International restrictions on Iranian weapons—which include “sunset clauses” with expiration dates—were imposed by the 2015 nuclear agreement and U.N. Security Council Resolution 2231, which endorsed the deal. The clauses cover Iran’s nuclear program, missile production, arms trade, and conventional weapons. The dates range from 2020 to 2041. The Iran nuclear, known formally as the Joint Comprehensive Plan of Action (JCPOA), also requires the lifting of U.S. and European economic sanctions. Some restrictions and monitoring requirements, however, are permanent. The JCPOA, for example, stipulated that Iran can never “seek, develop or acquire” nuclear weapons.
By 2023, however, many of the sunset clauses imposed by the JCPOA and the U.N. were made obsolete because President Trump withdrew the United States from the international accord in May 2018, which led Iran to begin breaching its obligations in July 2019. Iran’s program was “galloping ahead” with “very limited visibility,” Rafael Grossi, director general of the International Atomic Energy Agency (IAEA), the U.N. nuclear watchdog, said in July 2022.
In October 2023, a set of U.N. restrictions on Iran’s missile program expired on what was supposed to be Transition Day, a milestone eight years after the adoption of the JCPOA. Under Resolution 2231, Iran had been prohibited from exporting or importing certain missiles, drones and related technologies without U.N. Security Council permission.
But the expiry was unlikely to have a significant impact on Iran’s weapons programs in the immediate term, Valerie Lincy, the executive director of the Wisconsin Project on Nuclear Arms Control, told The Iran Primer. “Iran has long flouted these restrictions, testing, using, and/or transferring delivery vehicles (drones and missiles).” Furthermore, the expiring sanctions some 80 Iranian entities and individuals were also outdated. “Many of the sanctioned officials have moved on to new positions, and the entities listed use front or shell companies to conduct procurement,” Lincy added. “The cost is likely to be over the longer term and in the message it sends globally: a sense that the floor on restrictions against Iran has dropped just as the Iranian proliferation threat is expanding, with drone exports to Russia, ongoing missile and drone transfers to the Houthis, a burgeoning space launch program which has direct applications to long-range missile development, and military assistance to Hamas.”
The following is a timeline of key sunset clauses among the dozens of restrictions imposed as part of the nuclear deal brokered by the world’s six major powers.
- Expired: U.N. embargo that bans Iran from importing conventional weapons and any country from exporting most conventional weapons.
- Expired: U.N. ban on any country giving visas or permitting visits by dozens of Iranians involved in nuclear research, missile development or production, and other defense industries.
- Expired: U.N. restrictions on Iran’s research, development and production of ballistic missiles designed to be capable of delivering nuclear weapons.
- Expired: U.N. ban on Iran’s on import and export of missile-related technology, including missiles and drones with a range of 300 kilometers (186 miles) or more.
- Iran was supposed to seek parliamentary ratification of the Additional Protocol, which grants the IAEA more intrusive access to facilities and information about Iran’s nuclear fuel cycle, from mining the uranium to enriching it and eventual disposal of it.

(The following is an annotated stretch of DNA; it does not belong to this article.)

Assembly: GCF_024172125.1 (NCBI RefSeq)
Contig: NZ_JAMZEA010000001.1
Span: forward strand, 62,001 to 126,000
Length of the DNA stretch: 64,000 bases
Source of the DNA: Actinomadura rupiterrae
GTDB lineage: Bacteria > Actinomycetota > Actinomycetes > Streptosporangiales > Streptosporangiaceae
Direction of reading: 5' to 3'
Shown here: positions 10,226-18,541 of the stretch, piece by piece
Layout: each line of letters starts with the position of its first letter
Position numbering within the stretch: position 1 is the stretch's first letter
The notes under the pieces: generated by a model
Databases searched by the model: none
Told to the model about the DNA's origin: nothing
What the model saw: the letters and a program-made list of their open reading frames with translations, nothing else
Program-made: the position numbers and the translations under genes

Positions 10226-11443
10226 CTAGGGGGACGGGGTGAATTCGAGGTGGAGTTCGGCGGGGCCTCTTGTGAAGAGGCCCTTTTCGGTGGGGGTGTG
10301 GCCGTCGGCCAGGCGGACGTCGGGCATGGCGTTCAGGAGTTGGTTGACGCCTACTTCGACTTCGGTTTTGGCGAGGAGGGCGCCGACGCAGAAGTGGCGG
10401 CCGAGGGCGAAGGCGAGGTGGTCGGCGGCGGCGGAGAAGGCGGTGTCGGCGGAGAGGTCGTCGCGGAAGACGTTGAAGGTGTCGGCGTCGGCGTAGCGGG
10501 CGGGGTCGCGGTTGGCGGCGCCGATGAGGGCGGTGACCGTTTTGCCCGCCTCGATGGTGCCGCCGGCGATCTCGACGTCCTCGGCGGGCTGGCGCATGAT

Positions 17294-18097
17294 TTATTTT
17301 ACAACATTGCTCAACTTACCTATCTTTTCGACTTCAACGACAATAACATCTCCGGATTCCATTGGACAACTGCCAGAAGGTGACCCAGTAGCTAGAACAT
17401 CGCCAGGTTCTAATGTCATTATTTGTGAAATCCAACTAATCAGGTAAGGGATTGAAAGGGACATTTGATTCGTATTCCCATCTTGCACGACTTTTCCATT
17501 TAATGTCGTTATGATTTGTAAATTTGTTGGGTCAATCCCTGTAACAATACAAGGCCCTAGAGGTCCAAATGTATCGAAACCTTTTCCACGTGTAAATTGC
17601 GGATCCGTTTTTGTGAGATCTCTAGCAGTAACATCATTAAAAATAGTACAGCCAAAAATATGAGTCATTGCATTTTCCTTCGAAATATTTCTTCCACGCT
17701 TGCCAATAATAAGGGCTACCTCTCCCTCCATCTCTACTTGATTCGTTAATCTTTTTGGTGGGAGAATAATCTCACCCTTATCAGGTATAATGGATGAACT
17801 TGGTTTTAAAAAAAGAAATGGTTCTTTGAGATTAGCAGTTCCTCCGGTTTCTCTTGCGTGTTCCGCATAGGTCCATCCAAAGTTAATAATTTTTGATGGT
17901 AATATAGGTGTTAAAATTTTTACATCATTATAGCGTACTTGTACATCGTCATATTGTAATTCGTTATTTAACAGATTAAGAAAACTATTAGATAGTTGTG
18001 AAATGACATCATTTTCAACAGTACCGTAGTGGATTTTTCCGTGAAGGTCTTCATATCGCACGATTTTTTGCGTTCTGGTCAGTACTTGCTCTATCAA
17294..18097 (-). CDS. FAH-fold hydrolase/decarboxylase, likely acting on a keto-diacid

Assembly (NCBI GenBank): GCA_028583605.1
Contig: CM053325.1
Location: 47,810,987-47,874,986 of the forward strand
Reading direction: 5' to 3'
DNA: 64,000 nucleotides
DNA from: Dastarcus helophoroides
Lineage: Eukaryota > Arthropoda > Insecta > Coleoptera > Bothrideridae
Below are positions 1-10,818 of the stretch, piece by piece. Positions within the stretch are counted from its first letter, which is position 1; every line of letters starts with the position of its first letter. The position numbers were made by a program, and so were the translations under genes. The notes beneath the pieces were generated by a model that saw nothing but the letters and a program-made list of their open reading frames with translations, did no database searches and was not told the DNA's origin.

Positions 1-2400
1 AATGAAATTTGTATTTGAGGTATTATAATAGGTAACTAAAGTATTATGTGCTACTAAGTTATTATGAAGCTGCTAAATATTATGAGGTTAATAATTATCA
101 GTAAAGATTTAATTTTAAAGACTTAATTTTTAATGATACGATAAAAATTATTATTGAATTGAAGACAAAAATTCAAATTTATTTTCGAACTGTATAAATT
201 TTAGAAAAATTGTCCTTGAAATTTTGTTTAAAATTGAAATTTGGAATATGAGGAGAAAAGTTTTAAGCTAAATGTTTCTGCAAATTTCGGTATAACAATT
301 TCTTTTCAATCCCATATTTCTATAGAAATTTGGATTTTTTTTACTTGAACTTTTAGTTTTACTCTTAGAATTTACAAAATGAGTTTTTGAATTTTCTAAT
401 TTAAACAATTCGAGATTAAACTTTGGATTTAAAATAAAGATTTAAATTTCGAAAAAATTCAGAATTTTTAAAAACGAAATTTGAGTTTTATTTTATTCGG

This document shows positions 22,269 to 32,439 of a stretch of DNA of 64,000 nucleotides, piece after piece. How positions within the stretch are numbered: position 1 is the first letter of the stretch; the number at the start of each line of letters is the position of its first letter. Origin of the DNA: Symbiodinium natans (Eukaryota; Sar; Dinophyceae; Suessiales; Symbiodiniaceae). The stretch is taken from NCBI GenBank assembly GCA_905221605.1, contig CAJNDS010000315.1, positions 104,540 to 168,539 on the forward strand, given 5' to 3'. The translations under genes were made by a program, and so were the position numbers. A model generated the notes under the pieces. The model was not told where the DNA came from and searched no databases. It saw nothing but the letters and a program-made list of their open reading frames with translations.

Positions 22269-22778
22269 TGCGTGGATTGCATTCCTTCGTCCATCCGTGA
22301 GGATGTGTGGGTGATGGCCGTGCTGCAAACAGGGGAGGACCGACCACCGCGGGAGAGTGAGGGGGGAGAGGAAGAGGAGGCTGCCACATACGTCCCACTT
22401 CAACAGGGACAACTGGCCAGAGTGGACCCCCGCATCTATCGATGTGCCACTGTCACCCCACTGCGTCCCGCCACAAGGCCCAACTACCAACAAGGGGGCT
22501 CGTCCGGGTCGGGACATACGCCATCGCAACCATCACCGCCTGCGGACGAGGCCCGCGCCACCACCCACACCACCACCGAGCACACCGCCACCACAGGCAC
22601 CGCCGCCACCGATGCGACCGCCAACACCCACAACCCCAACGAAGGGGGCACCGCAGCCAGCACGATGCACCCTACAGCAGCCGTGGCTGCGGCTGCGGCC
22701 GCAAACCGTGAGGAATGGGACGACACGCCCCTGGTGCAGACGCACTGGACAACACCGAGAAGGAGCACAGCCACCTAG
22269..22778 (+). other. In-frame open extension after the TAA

- The U.S. was required to seek congressional legislation that ends sanctions on key economic sectors that Washington “suspended” as part of the nuclear deal.
- The U.S. was required to remove certain individuals and entities linked to Iran’s nuclear program from its sanctioned list. It did not remove sanctions.
- The E.U. was required to lift its remaining sanctions on Iran’s nuclear program. It kept restrictions in place.
- The JCPOA to lift some limits on Iran’s testing of advanced IR-6 and IR-8 centrifuges that enrich uranium.
- The JCPOA and U.N. bans due to expire on Iranian production of IR-6 and IR-8 centrifuges, although still without the rotors used to spin and enrich uranium.
- U.N. Security Council Resolution 2231 due to expire, thus terminating its provisions, including the so-called “snapback” mechanism. The process would allow the swift reimposition of U.N. sanctions on Iran in the event of “significant non-performance of commitments under the JCPOA.”
- The U.N. Security Council due to “end consideration” of Iran’s nuclear program.
- The E.U. due to lift its remaining economic sanctions on Iran.
- The JCPOA to lift restrictions on the number of IR-1 centrifuges that Iran is allowed operate to enrich uranium.
- The JCPOA to lift restrictions on Iranian testing of advanced IR-6 and IR-8 centrifuges.
- The JCPOA to lift restrictions on Iranian production of IR-6 and IR-8 centrifuges with rotors.
- The JCPOA to end procurement channel for approving Iran’s nuclear-related imports.
- The JCPOA to lift the 3.67 percent cap on Iranian uranium enrichment.
- The JCPOA to allow Iran to stockpile more than 300 kilograms—or 660 pounds—of enriched uranium.
- The JCPOA to lift the ban on Iranian uranium enrichment at the Fordo facility.
- The JCPOA to lift the ban on Iranian research and development on uranium and plutonium metal.
- The JCPOA to lift the ban on Iranian reprocessing of spent fuel from a nuclear reactor.
- The JCPOA to lift the limits on Iranian accumulation of heavy water.
- The JCPOA to allow Iran to construct new heavy water reactors.
- The JCPOA to lift some IAEA monitoring of Iran’s nuclear activities.
- The JCPOA to lift IAEA monitoring of Iranian production, assembly and storage of centrifuges.
- The JCPOA to end IAEA monitoring on Iran’s uranium mines and mills.